Growth hacking is the skill of the future. It is most commonly linked to startups, digital marketing, data and technology although it is not easy to agree on a universal definition of the concept. According to Peter van Sabben, co-founder of top European growth hacking academy, Growth Tribe, it is a way of doing marketing based on data and rapid experiments. “It’s the opposite of saying ‘ What a good idea, let’s go with it!’ This is because now we can trace everything using mobile and website technology and we can create different versions of the same action and analyse what works best.” Participants of the International Master’s in Marketing had the chance to listen to Peter when they visited Growth Tribe as part of their International Trip to Amsterdam. During his masterclass, he explained that “the key to growth hacking lies in doing rapid experiments and quick measurements to see which tactics give the best results.”
A clear example of growth hacking can be seen on the website of the current French president, Emmanuel Macron because it contains different ways of interacting with the user. There is a newsletter sign up forms, chatbots, manuals and attractive content which requires the user to fill in a form. There are also tools for identifying trending topics and finding new customer segments. Van Sabben argues that “companies such as Amazon, Uber, Google or Facebook have become big companies by having the best strategy and the right people but also by doing a lot of experimentation.”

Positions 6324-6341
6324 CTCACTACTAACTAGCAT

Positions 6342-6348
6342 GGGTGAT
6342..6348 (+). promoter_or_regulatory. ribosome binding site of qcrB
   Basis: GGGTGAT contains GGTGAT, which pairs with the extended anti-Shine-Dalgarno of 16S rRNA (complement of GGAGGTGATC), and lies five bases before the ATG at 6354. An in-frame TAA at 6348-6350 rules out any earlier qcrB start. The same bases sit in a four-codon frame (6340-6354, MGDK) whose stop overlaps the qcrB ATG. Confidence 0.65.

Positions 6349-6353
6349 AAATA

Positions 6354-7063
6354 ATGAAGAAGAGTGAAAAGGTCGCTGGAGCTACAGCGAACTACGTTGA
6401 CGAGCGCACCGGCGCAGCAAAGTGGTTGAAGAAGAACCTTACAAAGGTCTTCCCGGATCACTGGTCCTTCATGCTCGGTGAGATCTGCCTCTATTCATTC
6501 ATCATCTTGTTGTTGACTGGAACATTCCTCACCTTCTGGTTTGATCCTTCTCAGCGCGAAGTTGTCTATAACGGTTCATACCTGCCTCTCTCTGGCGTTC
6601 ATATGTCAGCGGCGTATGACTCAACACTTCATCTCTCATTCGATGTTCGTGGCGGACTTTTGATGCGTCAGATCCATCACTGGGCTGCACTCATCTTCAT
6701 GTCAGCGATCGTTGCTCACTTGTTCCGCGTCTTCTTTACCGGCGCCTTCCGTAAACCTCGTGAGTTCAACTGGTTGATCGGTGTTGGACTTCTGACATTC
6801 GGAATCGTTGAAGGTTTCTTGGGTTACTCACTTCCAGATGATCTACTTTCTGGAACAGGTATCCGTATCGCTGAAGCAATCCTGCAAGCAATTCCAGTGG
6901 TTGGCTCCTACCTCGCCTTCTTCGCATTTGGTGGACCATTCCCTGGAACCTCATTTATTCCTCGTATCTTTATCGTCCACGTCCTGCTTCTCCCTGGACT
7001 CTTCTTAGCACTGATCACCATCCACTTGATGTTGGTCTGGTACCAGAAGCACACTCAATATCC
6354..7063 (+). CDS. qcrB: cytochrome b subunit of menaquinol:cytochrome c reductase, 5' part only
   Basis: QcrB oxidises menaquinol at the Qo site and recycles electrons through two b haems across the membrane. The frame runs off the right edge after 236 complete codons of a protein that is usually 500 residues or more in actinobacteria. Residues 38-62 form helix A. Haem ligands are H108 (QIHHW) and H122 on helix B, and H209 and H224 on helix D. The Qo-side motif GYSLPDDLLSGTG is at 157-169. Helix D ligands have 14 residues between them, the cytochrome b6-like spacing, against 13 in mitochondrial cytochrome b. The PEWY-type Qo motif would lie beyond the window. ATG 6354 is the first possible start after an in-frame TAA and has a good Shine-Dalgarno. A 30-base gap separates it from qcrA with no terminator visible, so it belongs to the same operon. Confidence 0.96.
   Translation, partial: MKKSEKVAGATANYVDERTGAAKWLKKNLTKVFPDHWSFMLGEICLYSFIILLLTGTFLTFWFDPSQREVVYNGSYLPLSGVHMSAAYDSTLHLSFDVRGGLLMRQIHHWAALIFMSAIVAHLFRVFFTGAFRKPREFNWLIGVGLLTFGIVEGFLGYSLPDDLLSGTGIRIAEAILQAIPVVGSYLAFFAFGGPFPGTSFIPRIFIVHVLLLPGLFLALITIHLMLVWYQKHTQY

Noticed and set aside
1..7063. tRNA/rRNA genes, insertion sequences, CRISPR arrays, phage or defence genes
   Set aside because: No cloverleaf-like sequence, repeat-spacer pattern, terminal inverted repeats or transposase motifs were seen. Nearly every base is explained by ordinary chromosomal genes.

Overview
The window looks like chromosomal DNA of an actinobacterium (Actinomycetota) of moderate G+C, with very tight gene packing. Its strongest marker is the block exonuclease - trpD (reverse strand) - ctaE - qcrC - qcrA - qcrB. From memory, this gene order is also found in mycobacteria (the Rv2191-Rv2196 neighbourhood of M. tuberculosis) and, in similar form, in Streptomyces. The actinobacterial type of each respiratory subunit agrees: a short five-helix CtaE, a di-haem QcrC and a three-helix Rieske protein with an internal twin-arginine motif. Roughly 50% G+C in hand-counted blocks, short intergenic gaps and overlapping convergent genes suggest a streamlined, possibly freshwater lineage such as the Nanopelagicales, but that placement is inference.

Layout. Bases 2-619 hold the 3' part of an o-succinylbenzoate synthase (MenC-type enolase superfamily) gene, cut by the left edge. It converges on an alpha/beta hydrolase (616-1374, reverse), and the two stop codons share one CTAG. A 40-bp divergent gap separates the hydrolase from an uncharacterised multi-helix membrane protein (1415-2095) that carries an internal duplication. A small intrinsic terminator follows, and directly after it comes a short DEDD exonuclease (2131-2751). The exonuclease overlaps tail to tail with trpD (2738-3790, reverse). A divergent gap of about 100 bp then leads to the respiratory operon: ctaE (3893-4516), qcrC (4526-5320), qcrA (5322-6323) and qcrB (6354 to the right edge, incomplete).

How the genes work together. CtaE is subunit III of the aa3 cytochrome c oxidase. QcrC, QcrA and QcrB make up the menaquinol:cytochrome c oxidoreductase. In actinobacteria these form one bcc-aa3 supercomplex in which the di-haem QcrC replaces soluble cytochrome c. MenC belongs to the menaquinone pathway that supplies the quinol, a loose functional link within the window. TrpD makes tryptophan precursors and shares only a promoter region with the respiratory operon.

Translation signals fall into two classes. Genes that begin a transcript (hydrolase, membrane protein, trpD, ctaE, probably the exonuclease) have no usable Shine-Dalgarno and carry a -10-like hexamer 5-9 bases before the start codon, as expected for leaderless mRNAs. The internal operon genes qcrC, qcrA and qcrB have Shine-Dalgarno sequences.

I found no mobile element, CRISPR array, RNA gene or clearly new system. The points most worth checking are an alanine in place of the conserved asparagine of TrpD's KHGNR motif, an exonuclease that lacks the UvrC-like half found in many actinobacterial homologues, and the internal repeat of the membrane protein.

Growth hacking is here to stay
Growth hacking has been brought about by market changes which are forcing marketing departments to constantly rethink. There is an increasing number of complex channels and advertising is becoming less effective as consumer habits evolve and subscription services such as Spotify and Netflix offer customers advert free listening or viewing. Van Sabben adds that “ad blockers are complicating the marketers’ ability to reach customers.”
Furthermore, in both the digital world and non-digital world, the need to measure everything means that for professionals everything becomes data driven. According to van Sabben, in many tech companies, the profile of Chief Marketing Officer (CMO) not only includes experience in marketing or branding but also in data analysis or economics because it is a profile which contains better analytical skills.
For the International Master’s students, finding out about the profile of a growth hacker was of particular interest. Growth hackers usually work in small technical teams with a mix of profiles. Their focus varies depending on the performance of the data but the teams’ main objective is always the rapid growth of the business. There is an increasing demand for growth hacking by both startups and big companies which are using it to train up their teams.
The need to adapt to this fast-paced digital world is forcing companies to make rapid changes. This is where growth hacking makes the most of agile working methodologies where small teams of up to eight people with different profiles (Sales, Marketing, Finance, Communication etc.) work on short-term projects. When the project is finished, the teams move on to a new one.
Van Sabben sums up by saying “we cannot predict the future because it’s going to change very quickly but if we want to get ahead, we have to use rapid experimentation.” In the words of Amazon CEO Jeff Bezos, “being wrong may be less costly than you think, whereas being slow is going to be expensive for sure.”
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